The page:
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Real Estate Bisnow
January 7, 2013 

Emails sent last week in response to New York's Hippest Hotels didn't reach us due to a tech malfunction, so please resend your suggestions, recommendations, and thoughts to HippestHotels@Bisnow.com.


Scheduled to appear on Jeopardy or just need something to debate with your industry cohorts besides Rex Ryan's tattoo? Here are important NY real estate trends that’ll drive the new year.



Studley's Woody Heller
If you're looking to snap up some buildings this year—like American Realty Capital New York Recovery REIT, which last week bought 256 W 38th St for $48.6M—good luck. Studley capital transactions head Woody Heller (whose team brokered the deal) tells us new product coming to market will be modest compared with 2012; there isn't a big outside incentive like the threat of rising taxes. Owners still want to transact, he says, whether due to maturing investment funds, compelling prices, or global economic concerns.
Madison Belvedere

Woody’s 2012 highlights include selling 31 W 27th St for $65M; the 50-story Madison Belvedere (above, center) for $300M, one of the year's largest residential deals; and the 62-unit luxury rental 111 Kent Avenue, Williamsburg, which sold for record Brooklyn prices ($900k/unit and $875/SF). Four of the past five years, his team has sold the largest development site of the year—and 2013 looks to be no different. No wonder he’s receiving the Louis Smadbeck Broker Recognition Award at REBNY’s 117th annual banquet Jan. 17. (Get your tickets here.)

2) CORE IS SO 2012
Mission Capital Advisors managing director Jordan Ray

The biggest change Mission Capital Advisors managing director Jordan Ray sees this year are lenders—particularly CMBS—looking outside core to secondary and even tertiary markets; he's doing deals in Louisville, Ann Arbor, the Midwest shale regions, SoFla, and Orange County. Financing in NY is still robust, especially with more capital sources originating debt and equity on multifamily rentals. Brooklyn’s a sweet spot; even neighborhoods outside of Williamsburg and Park Slope are attracting money with varying recourse.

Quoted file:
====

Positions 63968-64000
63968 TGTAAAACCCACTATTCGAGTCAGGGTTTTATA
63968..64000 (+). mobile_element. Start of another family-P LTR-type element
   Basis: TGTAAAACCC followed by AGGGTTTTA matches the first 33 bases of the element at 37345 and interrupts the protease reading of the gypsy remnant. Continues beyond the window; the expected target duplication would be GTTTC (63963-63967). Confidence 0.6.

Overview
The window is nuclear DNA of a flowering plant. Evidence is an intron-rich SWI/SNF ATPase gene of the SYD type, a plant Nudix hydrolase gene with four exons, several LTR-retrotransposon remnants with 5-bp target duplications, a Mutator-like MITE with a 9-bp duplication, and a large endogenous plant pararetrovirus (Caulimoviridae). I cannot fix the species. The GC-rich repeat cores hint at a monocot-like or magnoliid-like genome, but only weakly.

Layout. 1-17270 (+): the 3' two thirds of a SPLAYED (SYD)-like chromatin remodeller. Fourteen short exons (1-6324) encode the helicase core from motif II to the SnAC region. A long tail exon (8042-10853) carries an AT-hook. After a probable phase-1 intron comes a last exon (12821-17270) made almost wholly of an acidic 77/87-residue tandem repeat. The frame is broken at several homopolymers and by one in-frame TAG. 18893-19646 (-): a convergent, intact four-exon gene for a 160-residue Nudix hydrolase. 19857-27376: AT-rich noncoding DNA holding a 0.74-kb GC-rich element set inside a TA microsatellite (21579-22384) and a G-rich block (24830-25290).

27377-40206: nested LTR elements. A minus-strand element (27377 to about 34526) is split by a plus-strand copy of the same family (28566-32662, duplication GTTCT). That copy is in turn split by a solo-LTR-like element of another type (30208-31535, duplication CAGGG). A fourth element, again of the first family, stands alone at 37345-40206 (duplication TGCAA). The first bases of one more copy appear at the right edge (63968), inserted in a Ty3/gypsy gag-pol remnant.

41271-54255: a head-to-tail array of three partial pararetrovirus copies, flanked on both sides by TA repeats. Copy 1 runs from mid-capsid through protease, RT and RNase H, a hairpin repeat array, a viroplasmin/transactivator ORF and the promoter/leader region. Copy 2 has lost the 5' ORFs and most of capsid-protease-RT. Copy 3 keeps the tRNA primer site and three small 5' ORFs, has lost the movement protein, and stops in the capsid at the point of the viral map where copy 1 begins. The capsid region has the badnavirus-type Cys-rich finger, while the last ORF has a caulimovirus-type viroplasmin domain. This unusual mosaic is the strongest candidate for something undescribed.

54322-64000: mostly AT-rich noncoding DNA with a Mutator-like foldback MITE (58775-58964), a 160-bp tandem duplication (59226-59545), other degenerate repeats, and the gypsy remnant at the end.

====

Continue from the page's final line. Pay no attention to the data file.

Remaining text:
Colliers Eastern region prez Joe Harbert

Colliers launched the year brokering a 25k SF renewal for law firm Grubman, Indursky, Shire, & Meiselas at Carnegie Hall Tower (Newmark Grubb Knight Frank repped landlord TF Cornerstone). Despite some hefty deals, 2012 was a low average year for NYC office leasing, shy of the median 23M to 25M SF, says Colliers Eastern region prez Joe Harbert. Expect much of the same this year, he says—but we may see an uptick in Q1 with new budgets in place and if Europe remains on a positive trajectory. “If so, we’re on track for 2% to 3% growth,” he says. (Note to 2013: don’t mess with Joe and his boxing glove.)

Winick Realty Group director Kelly Gedinsky

Shoppers continue to spend money on luxury goods—now retailers need more space. Madison, Fifth, SoHo, and the upper 60s on Columbus are strongly leased, says Winick Realty Group director Kelly Gedinsky. So when a tenant is looking, competition is right behind. Take Meatpacking’s 420 W 14th, where she’s currently leasing 6,400 SF; potential shoewear tenants have been drawn by neighboring Patagonia and Ugg. This demand won’t ebb soon, she says: “Everyone’s nipping at each other’s heels.” (Shoewear tenants will offer literal heel nipping protection.)

JLL Hotels SVP Gilda Perez-Alvarado

2012 was spectacular for NYC tourism, breaking records with 52 million visitors. But even with strong hotel fundamentals, healthy occupancy, and hotels nearing peak RevPAR, JLL Hotels SVP Gilda Perez-Alvarado says some investors are actually bearish on the sector, with relatively flat budgets and concerns about general macro trends, increased benefit costs, and labor constraints. But NY remains tops—just look at recent impressive deals like the Essex House, The Setai, and The Plaza, she says.

Cushman & Wakefield executive director Stan Danzig

NY and NJ industrial tenants have extracted every bit of savings out of their supply chains and are more efficient that ever, says Cushman & Wakefield executive director Stan Danzig. That’s good news for landlords: there’s pent-up demand, since tenants still need more space or need to consolidate. Stan's only concern for 2013 is potential spec overbuilding. Along the Turnpike, rents have jumped from $2 to $3/SF to $4 to $4.50/SF; hot submarkets include Edison, the port areas, and the Meadowlands.


It's cruel that Girl Scouts have started selling cookies after we’ve made our resolutions. Goodbye, treadmill... hello Samoas! amanda@bisnow.com and amanda.metcalf@bisnow.com.

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